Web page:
Some seasonal messages speak with more eloquence through pictures. So this morning's post will simply comprise enough words to frame a few choice images.
The occasion - yesterday evening - was what I like to call "The fastest 15-minutes in the church year." Otherwise known as "The First Presbyterian Church of Brandon Preschool Christmas Pageant."
- The sanctuary full with parents and grandparents, mesmerized by their offspring.
- Forty-plus pre-school children, mesmerized by themselves.
- Organized chaos (the teachers insist it was carefully choreographed, but we're not so sure!).
- Pure, enthusiastic singing, from the bottom of their hearts.
- The spirit of Christmas, beautifully captured by children who are innocent enough to allow it to shine in and through them without holding back.
- The truth about faith: that belief is transformational.
SHINE: Okay, about that last one. Jesus repeated this idea time and again in all four Gospels. "Believing is seeing." This principle is illustrated beautifully around Christmas. The sad thing is that we have to work hard at our skepticism - we have to fine-tune and justify our lack of faith, whereas belief is more intuitive.
I love the way Jesus put it when he was questioned about "greatness":
At that time the disciples came to Jesus and asked, “Who, then, is the greatest in the kingdom of heaven?” He called a little child to him, and placed the child among them. And he said:“Truly I tell you, unless you change and become like little children, you will never enter the kingdom of heaven. Therefore, whoever takes the lowly position of this child is the greatest in the kingdom of heaven. And whoever welcomes one such child in my name welcomes me. - Matthew 18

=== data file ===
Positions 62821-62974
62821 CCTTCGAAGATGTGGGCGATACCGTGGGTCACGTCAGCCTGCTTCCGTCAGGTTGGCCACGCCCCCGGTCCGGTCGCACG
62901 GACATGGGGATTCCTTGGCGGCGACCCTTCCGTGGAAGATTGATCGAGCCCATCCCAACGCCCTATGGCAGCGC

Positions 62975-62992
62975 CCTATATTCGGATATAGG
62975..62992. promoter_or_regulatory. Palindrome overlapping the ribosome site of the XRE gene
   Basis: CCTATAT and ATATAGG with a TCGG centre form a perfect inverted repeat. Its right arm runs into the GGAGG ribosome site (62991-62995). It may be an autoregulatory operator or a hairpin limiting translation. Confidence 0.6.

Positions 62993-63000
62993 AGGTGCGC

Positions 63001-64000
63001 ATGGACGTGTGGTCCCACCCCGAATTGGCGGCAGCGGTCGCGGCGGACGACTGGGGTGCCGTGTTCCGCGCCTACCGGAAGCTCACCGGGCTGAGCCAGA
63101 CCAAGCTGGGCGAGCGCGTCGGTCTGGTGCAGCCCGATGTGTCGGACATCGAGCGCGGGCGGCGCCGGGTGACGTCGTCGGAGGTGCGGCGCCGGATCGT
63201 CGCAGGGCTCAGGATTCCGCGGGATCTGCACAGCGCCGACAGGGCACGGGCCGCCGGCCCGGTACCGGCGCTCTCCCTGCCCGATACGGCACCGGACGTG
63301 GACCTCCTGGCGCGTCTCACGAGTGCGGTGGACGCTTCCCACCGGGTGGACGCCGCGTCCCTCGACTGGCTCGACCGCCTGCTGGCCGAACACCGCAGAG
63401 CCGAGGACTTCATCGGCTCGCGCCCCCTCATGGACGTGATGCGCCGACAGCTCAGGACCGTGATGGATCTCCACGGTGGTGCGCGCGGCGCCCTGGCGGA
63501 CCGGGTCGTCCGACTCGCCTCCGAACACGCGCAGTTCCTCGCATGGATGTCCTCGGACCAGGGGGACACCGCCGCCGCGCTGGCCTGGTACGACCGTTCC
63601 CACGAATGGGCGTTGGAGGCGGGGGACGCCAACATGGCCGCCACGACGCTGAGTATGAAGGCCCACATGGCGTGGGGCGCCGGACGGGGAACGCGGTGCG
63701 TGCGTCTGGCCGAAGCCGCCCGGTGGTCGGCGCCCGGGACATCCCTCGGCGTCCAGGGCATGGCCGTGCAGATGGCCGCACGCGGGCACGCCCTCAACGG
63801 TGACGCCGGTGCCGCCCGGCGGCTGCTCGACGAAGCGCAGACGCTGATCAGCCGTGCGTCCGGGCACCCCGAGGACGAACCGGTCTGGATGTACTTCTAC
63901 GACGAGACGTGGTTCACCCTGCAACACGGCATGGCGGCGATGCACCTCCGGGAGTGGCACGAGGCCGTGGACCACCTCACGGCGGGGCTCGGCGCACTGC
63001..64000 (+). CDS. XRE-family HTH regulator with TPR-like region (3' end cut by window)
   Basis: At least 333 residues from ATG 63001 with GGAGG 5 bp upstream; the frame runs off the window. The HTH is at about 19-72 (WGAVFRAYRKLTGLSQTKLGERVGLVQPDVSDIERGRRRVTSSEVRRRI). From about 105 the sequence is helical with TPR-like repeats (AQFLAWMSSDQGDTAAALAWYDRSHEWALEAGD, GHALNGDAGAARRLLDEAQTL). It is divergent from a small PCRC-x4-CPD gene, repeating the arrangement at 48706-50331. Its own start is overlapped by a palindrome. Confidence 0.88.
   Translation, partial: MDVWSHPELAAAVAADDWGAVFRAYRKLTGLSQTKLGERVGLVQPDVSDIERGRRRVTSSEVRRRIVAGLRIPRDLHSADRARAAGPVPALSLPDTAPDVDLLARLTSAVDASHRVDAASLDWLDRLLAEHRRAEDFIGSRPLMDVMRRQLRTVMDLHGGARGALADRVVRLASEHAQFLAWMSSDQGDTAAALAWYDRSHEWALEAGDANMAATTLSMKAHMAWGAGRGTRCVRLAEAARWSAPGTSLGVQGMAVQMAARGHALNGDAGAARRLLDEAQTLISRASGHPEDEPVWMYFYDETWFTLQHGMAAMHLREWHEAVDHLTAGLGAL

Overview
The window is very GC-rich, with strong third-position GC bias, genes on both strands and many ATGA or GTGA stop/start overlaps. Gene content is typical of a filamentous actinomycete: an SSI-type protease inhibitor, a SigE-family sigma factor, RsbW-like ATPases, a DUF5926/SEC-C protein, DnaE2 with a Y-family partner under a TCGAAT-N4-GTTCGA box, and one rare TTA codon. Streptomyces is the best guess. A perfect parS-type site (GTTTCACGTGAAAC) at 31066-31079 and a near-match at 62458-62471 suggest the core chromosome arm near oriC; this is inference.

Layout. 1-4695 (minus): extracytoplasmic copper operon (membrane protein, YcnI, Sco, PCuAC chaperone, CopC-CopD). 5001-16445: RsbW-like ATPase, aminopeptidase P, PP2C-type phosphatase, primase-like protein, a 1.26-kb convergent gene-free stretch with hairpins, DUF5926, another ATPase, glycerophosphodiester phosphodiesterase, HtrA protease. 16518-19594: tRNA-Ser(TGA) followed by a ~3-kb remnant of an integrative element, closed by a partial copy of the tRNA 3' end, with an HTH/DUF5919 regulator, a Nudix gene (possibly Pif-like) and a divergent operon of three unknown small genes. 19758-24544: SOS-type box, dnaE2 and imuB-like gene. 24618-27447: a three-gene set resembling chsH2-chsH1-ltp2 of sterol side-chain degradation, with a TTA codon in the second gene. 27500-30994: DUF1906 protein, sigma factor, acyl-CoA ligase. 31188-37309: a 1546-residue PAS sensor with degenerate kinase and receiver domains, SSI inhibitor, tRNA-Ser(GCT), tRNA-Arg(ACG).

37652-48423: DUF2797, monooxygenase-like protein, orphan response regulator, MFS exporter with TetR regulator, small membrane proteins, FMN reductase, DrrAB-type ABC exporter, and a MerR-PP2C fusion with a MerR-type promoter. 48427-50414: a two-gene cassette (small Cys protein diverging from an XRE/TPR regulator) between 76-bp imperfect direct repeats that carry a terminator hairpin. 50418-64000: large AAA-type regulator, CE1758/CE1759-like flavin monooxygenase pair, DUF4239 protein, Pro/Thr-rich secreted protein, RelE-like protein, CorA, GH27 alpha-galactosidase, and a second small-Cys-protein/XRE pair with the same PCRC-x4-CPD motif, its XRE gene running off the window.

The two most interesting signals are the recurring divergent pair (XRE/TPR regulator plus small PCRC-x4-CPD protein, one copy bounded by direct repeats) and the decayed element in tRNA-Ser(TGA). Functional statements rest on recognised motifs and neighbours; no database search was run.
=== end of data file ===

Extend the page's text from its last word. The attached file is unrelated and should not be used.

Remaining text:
I've always enjoyed the story of the pre-school girl who wanted to spend a few minutes alone with her newborn baby brother. The parents, concerned about allowing anything they couldn't monitor, eventually agreed, but only with the door open a crack. As they pressed against the opening, listening intently, they heard the following words. "You're brand new," she said, standing on a stool and looking intently into the crib; "Remind me about God. Because I'm beginning to forget."
When we allow ourselves to be surrounded by such praise and passion and joy and unfettered belief - then we all can learn how to remember once again.
In belief and in joy - DEREK